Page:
For Nick Cave, vision shaped in 'horrible' hometown23 september 2014, 10:35
Over a four-decade career, Australian singer and writer Nick Cave has sought to probe the nature of both God and sexual desire through his frank, intense songs, AFP reports.
Even though he left Australia in 1980, Cave says that Wangaratta -- his hometown in the southeastern state of Victoria, whose population now stands at 17,000 -- still "inspired pretty much everything" in his artistic vision.
"It definitely had a huge impact on the kind of environments in my songs," Cave said. "The idea of a river and open space and a small town... this invariably comes from living in that horrible town.
"It was a difficult place to grow up, there, because it had a very robust police force and they kind of made everyone's life fucking misery," Cave said Saturday at the US debut of a film about him, "20,000 Days on Earth."
Cave moved from Melbourne to London with his punk band The Birthday Party, whose bleak sound presaged the goth movement. The gigs were notoriously rowdy, with the film showing one crowd member urinating on bassist Tracy Pew.
Cave, speaking to a sold-out theater off New York's Times Square, said that his Australian origins hurt his initial reception in London and that he found freedom to develop as an artist when the band moved to West Berlin.
The British press "didn't understand at the time, way back then, that an Australian band could play music that was even remotely original. They figured that we spent a lot of time with the indigenous population," he said.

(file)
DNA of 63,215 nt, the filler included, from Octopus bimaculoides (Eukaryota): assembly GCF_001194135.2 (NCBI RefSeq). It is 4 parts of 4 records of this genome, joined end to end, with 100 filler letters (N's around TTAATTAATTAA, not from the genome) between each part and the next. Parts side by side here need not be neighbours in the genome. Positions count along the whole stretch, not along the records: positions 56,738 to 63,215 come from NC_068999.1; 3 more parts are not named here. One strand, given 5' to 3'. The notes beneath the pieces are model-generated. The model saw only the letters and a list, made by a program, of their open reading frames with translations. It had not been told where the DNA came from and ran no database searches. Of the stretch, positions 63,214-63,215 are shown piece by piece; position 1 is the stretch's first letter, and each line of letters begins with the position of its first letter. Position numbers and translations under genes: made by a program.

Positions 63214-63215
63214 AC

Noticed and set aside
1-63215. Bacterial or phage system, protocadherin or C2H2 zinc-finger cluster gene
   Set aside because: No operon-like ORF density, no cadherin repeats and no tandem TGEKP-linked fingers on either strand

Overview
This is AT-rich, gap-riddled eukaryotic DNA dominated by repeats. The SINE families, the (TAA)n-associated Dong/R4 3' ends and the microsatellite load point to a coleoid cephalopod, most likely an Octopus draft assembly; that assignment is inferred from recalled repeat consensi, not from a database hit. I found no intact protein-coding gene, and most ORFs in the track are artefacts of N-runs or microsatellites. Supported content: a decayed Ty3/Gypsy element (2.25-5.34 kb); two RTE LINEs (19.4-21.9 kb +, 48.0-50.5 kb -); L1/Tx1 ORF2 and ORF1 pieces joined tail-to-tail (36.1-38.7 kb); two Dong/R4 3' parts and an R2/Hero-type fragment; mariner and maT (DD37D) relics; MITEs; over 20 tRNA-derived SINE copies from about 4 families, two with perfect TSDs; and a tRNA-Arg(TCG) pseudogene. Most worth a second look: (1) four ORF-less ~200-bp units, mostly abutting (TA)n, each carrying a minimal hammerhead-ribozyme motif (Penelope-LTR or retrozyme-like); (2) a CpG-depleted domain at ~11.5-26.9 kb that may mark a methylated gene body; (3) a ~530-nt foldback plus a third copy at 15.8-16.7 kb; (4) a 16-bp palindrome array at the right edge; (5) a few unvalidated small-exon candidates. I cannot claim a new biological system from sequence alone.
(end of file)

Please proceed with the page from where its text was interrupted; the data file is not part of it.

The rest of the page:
A 'weird relationship' with God
Cave eventually grew more experimental and incorporated elements of American blues into the dark landscapes of his follow-up act, Nick Cave and The Bad Seeds. The band's most identifiable song, "The Mercy Seat," tells a tale rich with Biblical references of a convict facing the electric chair.
Despite the religious overtones of much of his work, Cave said in the film that he had a "weird relationship with the idea of God."
"Within my songwriting, well, some kind of being like that exists. Someone's taking score, let's say," he is shown telling a therapist.
"In the real world, I don't believe in such a thing. When I had a real interest in religion was when I was taking a lot of drugs."
The film defies narrative styles, starting by showing Cave on a seemingly banal 20,000th day of his life -- when he was between 54 and 55 years old. (He turned 57 on Monday.)
Cave is seen driving his Jaguar through Brighton, England, where he now lives with his wife, model Susie Bick.
He speaks, as if a taxi driver, to backseat passenger Kylie Minogue -- a fellow Australian with whom he recorded the hit "Where the Wild Roses Grow" -- and she appreciates Cave's fear of being forgotten.
The film -- which premiered at the Sundance and Berlin festivals -- shows Cave sharing pizza with his twin sons while watching a violent movie and lunching over eel with longtime collaborator Warren Ellis, who conducts French schoolchildren as they sing the operatic title track of the band's latest album, "Push the Sky Away."
Cave -- whose second novel, "The Death of Bunny Munro" and many songs are dripping with sex -- dryly tells his therapist about his first sexual experience and how his father read to him from Nabokov's "Lolita."
He describes meeting Bick as the culmination of his life's "never-ending drip-feed of erotic data."
Iain Forsyth, the film's co-director with Jane Pollard, said they deliberately sought to avoid music documentaries' frequent "obsession with trying to strip away the man to reveal the real character -- the real 'man behind the rock star.'"
"The mythology is as much a part of the story as anything else. In fact, it is the story," Forsyth said.